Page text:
Much like every other endeavor the company has undertaken, the political ads policy appears to be an all or nothing affair. Like most of Facebook's problems, this is an issue of scale and human moderation.
The promise implicit in the ads is a communal, democratic, and evolutionary one. Like the exhaust plumes of the nascent Space Shuttle program, all signs pointed to us moving closer to the stars, surely a more ideal habitat for our relentless cleverness.
Richard Madaleno, a Democratic candidate, wanted to "infuriate Trump" and made history in the process.
Not only is it listening to you, but it's also following you and watching you.
It seems quaint to imagine now but the original vision for the web was not an information superhighway. Instead, it was a newspaper that fed us only the news we wanted. This was the central thesis brought forward in the late 1990s and prophesied by thinkers like Bill Gates – who expected a be…
How a movement intended to lift up women really just limits their acceptable emotions. Again.
Facebook can identify people people "at risk" of jumping ship from one brand to a competitor. The technology raises ethical alarms among experts.
Maybe Mark Zuckerberg's Facebook is a different Facebook than the one we're all talking about. At this point, this is the only explanation that makes sense.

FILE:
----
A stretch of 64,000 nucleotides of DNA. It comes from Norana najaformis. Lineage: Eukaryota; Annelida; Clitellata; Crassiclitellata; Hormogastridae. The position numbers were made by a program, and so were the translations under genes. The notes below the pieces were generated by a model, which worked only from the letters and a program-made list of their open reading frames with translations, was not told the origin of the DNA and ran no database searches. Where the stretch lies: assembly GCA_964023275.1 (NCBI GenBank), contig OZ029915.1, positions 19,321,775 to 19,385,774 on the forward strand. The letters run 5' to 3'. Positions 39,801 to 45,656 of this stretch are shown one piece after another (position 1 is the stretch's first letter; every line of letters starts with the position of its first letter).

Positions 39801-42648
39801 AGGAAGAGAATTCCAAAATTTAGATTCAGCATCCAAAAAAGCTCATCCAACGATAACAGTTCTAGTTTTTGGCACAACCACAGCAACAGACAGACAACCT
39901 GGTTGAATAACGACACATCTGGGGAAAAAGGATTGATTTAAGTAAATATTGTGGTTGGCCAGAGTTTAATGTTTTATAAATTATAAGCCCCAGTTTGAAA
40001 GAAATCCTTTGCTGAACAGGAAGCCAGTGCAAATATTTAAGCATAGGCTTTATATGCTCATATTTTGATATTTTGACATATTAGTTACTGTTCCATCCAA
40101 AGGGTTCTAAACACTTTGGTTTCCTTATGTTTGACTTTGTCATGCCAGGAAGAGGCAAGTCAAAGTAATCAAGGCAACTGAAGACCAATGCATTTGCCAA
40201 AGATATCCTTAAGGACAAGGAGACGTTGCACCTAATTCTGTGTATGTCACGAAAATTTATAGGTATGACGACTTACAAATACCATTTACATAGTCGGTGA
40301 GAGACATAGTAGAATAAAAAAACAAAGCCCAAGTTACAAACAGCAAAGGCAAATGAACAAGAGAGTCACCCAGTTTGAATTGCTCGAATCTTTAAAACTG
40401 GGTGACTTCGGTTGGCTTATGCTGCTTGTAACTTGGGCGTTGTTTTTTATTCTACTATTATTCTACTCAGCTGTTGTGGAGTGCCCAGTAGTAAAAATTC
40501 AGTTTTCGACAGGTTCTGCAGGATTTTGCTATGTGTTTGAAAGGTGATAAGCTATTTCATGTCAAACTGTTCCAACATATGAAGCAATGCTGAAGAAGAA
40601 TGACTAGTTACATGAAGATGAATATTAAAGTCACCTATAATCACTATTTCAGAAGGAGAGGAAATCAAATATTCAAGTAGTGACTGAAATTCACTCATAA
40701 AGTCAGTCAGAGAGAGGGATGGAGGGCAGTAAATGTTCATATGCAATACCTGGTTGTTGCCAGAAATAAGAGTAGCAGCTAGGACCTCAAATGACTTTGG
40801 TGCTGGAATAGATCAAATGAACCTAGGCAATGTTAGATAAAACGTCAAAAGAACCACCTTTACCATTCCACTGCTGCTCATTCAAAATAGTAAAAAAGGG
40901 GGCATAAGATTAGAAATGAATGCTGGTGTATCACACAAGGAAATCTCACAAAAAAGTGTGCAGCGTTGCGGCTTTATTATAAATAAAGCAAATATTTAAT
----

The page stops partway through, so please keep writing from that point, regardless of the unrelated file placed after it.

I don’t know how I hit the jackpot, but I’d pay to keep it that way.
We have become familiar with the dangers of an unfettered Internet, but Tuesday's tragedy reminds us that the quest to control it is scarcely less fraught.
The advertising team behind Sakeru Gummy brand is miles and miles ahead of the rest of the world.
West Virginia Attorney General Patrick Morrisey says he wants "not to just change Washington, but to blow it up and reinvent it," a concept he illustrates in extremely creative fashion in a new campaign ad.
We know you have to make money, but damn this is not the right time ESPN!!!
Are Steven Spielberg and a burger franchise butting heads? No, of course not. Here's what they should've done instead.
Affiliates describe watching their ad campaigns lose money for a few days as Facebook gathers data through trial and error, then seeing the sales take off exponentially.
The creative community creates poster art for March for Our Lives.
Jorge Pérez Higuera imagines how the world might look if you could block ads IRL.
... and New Hampshire, and Maine, and Massachusetts, and Washington, and Oregon.
Exclusive: Former employee explains how presentation showed techniques used to target voters
It might be a slight exaggeration, but the PNW is really great.
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